Half of All U.S. States Limit or Prohibit Youth Access to Gender Affirming Care

As of May 21, 2024, KFF tracking shows that half of all U.S. states have enacted a law that prohibits or limits youth access to gender affirming care. The uptick in this lawmaking was slow at first but then rapidly accelerated over the course of the past 18 months. LGBTQ civil rights, including those related to health care access, continue to be the subject of divisive political debates at the state and national level, particularly as the election season heats up.

Figure 1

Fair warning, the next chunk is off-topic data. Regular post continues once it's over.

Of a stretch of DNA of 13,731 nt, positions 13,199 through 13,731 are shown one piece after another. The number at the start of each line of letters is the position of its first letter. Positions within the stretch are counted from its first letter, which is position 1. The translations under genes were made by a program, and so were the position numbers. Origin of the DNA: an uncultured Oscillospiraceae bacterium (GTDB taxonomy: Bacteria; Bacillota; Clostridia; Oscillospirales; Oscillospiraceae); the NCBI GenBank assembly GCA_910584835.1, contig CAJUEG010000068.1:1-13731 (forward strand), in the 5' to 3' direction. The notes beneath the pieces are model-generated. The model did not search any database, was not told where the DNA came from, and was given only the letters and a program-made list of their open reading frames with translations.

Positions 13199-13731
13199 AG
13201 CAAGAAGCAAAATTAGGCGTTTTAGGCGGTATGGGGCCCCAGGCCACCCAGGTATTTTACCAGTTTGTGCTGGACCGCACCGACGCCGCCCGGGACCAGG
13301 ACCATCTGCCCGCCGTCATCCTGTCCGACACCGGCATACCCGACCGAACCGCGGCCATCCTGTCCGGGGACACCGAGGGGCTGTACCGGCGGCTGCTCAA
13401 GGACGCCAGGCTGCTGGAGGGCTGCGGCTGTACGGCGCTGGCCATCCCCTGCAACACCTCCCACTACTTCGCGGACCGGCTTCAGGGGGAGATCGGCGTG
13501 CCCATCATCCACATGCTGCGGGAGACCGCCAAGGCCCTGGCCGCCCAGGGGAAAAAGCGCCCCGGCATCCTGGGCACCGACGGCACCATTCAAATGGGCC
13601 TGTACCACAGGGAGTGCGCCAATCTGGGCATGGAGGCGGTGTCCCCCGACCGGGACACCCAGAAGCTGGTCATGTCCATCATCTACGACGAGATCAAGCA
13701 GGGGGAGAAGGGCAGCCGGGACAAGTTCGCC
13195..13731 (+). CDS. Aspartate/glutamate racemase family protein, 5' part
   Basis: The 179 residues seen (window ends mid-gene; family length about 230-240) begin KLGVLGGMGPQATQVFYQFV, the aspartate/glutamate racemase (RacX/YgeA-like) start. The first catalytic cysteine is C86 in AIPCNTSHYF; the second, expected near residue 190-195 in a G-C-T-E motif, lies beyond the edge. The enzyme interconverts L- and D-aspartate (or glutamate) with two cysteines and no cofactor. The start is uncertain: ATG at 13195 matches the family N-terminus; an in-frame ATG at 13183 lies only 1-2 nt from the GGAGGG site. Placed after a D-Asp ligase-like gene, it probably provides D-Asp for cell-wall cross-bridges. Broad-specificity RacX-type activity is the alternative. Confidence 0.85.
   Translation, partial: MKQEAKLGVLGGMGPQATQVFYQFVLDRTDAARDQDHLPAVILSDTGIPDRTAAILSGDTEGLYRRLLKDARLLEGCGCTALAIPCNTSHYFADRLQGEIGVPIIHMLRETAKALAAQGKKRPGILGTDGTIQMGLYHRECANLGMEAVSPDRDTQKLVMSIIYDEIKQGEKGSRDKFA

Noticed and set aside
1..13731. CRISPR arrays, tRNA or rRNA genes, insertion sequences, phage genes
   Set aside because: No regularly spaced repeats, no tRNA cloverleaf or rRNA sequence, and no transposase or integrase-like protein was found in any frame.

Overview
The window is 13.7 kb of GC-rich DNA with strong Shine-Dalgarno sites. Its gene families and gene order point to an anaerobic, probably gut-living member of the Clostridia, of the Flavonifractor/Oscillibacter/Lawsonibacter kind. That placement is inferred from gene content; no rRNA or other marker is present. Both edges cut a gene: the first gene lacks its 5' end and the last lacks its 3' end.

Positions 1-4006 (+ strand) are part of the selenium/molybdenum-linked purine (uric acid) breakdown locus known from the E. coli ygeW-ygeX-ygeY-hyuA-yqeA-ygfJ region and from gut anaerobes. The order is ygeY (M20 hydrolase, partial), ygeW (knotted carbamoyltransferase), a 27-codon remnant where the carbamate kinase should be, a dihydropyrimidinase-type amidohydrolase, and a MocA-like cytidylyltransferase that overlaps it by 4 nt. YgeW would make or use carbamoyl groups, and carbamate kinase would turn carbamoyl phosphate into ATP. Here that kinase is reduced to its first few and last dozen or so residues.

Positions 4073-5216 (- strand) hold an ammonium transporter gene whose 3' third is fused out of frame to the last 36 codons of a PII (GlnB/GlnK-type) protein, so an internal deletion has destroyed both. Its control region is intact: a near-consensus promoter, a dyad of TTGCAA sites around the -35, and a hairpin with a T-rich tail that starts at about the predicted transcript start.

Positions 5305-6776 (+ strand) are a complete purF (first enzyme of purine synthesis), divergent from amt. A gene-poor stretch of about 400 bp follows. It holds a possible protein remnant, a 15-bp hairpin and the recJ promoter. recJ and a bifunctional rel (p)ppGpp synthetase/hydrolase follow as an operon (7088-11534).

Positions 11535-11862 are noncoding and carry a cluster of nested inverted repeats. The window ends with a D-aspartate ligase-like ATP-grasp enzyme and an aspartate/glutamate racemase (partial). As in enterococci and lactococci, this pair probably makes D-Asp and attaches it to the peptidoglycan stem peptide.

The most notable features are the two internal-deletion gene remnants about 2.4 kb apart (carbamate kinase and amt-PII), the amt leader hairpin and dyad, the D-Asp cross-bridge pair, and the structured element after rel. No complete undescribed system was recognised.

Arkansas was the first state to enact a youth gender affirming care ban in April 2021, with Arizona and Alabama following about a year later. Beginning in January 2023, the number of states enacting these policies rapidly proliferated and by August, the number of states with bans reached 22 – a seven-fold increase in an eight-month period. As of last week, the total number of states has now reached 25.  While these laws do mainly impact youth access to health care, some impact adult access too, and a majority of the laws (23 of 25) include professional and/or civil penalties for health care practitioners who provide such care, including six states with felony penalties. Similar to the proliferation of bans, legal challenges are piling up, and laws in 17 of the 25 states are being challenged in state or federal court. (Detailed information about these state laws and litigation available in our Policy Tracker: Youth Access to Gender Affirming Care and State Policy Restrictions, which KFF will continue to update as developments occur.)


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